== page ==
Cookies on this website
We use cookies to ensure that we give you the best experience on our website. If you click 'Continue' we'll assume that you are happy to receive all cookies and you won't see this message again. Click 'Find out more' for information on how to change your cookie settings.

Women in Science

Back to the Topic

Video clip: Daniela thinks that people tend to not notice the contributions women make to science

Why do you think that is?

That’s a good question. It’s a topic that brings always a certain sort of a strange conversation with people because people will tell you, “Well if you look at nursing, there is a majority of women in nursing.” It’s not 50:50. Do you want to be 50:50 in physics? And I don’t want 50, I don’t think that there is a magic number that you have to aim to that is 50:50. What I see around me often is that the field is not level. Even today we were discussing in a meeting, a possible speaker for a Christmas lecture in the physics department and I mentioned, “Oh we should invite a female professor from Glasgow who is a leader of the most important discovery of the year which was the discovery of gravitational waves,” and then somebody else, “Oh well maybe we could invite somebody else,” and then they picked as a possible speaker a man working on gravitational waves.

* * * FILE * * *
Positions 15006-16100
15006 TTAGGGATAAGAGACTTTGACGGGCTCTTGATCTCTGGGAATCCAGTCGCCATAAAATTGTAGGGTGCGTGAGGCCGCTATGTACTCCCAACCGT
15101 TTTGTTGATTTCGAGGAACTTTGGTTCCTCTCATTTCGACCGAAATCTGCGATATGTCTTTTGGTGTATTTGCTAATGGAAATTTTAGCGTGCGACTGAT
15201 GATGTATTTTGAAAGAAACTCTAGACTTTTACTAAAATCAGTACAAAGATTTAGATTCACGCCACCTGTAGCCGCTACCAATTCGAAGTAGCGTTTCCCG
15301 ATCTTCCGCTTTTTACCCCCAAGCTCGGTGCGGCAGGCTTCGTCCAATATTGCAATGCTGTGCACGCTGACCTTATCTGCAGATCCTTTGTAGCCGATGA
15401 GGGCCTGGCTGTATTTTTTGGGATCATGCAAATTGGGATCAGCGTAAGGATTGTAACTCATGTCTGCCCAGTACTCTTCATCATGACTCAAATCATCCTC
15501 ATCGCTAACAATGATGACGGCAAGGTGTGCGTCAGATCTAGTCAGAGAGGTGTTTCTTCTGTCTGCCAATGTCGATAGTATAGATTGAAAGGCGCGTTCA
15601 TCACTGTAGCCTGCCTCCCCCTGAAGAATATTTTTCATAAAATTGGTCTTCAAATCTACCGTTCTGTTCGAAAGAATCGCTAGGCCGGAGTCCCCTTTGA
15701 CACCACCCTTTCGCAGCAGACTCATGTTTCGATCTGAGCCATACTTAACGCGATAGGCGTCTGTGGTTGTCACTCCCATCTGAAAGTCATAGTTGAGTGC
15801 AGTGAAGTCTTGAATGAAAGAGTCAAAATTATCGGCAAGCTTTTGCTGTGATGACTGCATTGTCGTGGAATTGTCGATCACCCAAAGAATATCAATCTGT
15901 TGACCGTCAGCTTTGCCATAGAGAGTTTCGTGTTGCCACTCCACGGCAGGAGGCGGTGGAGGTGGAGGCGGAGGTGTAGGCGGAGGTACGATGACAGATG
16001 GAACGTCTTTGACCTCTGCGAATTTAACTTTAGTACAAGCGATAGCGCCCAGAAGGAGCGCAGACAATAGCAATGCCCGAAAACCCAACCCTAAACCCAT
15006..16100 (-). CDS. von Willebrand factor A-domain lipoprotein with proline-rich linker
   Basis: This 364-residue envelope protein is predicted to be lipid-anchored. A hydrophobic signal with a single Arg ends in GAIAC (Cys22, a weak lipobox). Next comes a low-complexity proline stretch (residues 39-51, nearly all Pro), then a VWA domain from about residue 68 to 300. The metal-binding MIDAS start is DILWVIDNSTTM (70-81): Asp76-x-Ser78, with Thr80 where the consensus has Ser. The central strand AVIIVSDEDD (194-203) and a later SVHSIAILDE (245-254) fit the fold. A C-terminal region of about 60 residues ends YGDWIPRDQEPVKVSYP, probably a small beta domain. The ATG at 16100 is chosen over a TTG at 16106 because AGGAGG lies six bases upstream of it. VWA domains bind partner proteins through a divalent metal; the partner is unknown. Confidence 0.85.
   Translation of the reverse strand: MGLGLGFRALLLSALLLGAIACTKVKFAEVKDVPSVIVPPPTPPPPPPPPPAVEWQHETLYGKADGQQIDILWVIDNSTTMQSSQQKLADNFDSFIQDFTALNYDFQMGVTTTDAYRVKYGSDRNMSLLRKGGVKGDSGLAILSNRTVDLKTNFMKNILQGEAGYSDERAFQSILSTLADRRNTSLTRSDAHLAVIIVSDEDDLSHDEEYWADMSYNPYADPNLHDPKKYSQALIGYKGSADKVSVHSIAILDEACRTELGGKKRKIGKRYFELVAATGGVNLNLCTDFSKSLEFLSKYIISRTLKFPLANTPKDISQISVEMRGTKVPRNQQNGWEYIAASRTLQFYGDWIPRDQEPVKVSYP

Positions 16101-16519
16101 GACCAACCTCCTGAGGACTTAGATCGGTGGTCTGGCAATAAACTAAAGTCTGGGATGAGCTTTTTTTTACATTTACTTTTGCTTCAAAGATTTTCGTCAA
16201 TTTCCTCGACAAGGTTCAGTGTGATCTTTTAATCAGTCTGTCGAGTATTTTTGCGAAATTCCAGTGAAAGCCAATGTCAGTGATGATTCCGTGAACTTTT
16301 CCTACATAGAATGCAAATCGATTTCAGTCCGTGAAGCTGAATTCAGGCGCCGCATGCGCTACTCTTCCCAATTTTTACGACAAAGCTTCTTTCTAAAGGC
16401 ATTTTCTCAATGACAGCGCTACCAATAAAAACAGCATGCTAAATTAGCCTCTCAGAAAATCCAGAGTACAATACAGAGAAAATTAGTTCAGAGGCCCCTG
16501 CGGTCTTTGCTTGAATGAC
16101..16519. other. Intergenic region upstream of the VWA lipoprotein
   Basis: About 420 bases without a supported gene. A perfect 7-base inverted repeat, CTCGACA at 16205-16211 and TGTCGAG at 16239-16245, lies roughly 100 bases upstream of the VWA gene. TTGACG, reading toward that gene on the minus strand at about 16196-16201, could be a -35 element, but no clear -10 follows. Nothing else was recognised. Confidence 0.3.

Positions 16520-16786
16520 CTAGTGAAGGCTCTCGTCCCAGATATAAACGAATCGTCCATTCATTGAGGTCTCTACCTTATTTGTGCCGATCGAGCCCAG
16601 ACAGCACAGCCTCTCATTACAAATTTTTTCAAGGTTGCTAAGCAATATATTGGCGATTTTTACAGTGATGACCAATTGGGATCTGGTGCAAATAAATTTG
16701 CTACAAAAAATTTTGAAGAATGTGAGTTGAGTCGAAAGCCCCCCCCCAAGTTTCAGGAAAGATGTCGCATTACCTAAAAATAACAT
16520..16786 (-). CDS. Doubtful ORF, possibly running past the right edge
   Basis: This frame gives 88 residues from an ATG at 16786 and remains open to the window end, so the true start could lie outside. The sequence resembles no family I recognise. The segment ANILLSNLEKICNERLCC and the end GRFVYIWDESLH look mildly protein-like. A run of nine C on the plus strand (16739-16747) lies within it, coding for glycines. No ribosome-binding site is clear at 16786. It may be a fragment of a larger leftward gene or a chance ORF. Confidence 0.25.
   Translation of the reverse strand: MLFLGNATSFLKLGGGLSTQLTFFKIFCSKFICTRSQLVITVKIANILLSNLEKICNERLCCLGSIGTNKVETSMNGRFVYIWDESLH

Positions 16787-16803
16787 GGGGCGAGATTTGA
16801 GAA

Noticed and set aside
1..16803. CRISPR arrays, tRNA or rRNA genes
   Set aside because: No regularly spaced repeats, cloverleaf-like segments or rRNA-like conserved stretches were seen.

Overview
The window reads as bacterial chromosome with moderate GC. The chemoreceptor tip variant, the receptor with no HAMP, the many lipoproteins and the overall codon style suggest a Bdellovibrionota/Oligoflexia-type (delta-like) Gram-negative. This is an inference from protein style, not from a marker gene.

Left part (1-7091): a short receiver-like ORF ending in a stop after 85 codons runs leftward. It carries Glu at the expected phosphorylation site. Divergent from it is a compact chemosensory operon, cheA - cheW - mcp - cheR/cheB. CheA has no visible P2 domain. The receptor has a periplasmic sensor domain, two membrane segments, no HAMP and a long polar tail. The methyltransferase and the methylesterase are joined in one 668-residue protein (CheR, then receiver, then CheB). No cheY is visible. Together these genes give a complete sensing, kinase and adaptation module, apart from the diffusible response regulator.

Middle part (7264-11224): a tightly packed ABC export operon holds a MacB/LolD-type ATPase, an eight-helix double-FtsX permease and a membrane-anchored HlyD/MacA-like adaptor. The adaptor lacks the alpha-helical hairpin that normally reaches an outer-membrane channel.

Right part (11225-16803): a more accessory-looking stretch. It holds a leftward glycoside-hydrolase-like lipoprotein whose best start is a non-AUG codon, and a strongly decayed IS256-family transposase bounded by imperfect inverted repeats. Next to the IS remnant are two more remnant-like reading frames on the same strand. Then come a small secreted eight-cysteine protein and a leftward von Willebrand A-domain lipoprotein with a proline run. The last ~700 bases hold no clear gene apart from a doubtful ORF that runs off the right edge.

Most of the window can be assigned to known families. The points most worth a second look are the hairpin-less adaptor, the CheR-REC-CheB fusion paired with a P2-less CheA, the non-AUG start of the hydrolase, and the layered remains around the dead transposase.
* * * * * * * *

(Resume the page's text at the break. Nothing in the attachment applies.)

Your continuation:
And you would say that if you have a good woman who has really made a big impact, you should consider her. This is just an example and it’s in my mind because it happened at lunchtime at a meeting. But I think that if I was not in the room only the men’s names would have come up. I think this is important. I don’t think that people do it purposely but men tend to not notice as much of the contribution of women.

I feel that we must aim at having this level playing field and we’re not there yet.

 

Back